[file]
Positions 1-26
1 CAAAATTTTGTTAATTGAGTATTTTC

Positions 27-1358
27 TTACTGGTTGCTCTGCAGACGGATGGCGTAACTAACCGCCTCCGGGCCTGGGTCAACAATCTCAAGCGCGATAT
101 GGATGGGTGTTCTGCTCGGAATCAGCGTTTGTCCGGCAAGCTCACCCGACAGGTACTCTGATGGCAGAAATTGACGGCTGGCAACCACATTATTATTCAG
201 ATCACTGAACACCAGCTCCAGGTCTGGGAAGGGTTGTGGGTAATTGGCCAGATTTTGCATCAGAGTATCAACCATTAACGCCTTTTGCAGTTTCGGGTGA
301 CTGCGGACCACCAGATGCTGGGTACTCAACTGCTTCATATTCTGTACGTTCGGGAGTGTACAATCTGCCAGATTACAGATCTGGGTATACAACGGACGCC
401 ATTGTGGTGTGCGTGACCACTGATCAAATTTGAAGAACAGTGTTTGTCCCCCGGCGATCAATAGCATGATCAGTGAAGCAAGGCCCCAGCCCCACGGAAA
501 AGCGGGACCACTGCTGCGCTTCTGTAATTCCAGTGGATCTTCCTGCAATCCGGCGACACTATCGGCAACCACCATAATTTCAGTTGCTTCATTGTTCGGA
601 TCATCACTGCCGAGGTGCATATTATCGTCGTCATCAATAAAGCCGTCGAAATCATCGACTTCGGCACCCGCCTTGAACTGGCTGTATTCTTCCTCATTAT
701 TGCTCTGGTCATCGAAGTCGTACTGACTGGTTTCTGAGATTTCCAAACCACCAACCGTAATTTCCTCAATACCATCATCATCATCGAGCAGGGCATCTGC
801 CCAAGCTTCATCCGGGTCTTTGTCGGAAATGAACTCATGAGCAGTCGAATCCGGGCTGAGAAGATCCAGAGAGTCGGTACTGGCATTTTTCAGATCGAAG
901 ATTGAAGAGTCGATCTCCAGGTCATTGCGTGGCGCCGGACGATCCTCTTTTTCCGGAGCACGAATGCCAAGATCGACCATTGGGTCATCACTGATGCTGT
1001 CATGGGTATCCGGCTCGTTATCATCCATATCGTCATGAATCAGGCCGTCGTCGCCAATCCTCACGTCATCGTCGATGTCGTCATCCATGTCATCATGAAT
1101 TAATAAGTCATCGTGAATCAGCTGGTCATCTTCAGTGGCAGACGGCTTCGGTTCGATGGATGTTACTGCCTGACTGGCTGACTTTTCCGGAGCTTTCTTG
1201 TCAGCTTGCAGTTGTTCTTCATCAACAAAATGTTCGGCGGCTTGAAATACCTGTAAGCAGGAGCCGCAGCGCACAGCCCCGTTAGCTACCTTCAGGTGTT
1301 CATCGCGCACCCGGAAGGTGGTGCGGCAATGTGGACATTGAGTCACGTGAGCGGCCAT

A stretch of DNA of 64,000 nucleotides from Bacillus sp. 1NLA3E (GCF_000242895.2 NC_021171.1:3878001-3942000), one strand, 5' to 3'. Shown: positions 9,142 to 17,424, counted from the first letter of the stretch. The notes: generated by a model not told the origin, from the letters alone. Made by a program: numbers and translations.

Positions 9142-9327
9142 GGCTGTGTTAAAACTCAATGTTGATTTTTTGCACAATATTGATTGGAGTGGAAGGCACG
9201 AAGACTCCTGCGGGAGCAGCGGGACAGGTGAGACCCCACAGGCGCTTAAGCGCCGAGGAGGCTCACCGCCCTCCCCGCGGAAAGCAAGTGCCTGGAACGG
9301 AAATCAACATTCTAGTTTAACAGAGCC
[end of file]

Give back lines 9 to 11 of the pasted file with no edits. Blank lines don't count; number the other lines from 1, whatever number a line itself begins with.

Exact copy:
501 AGCGGGACCACTGCTGCGCTTCTGTAATTCCAGTGGATCTTCCTGCAATCCGGCGACACTATCGGCAACCACCATAATTTCAGTTGCTTCATTGTTCGGA
601 TCATCACTGCCGAGGTGCATATTATCGTCGTCATCAATAAAGCCGTCGAAATCATCGACTTCGGCACCCGCCTTGAACTGGCTGTATTCTTCCTCATTAT
701 TGCTCTGGTCATCGAAGTCGTACTGACTGGTTTCTGAGATTTCCAAACCACCAACCGTAATTTCCTCAATACCATCATCATCATCGAGCAGGGCATCTGC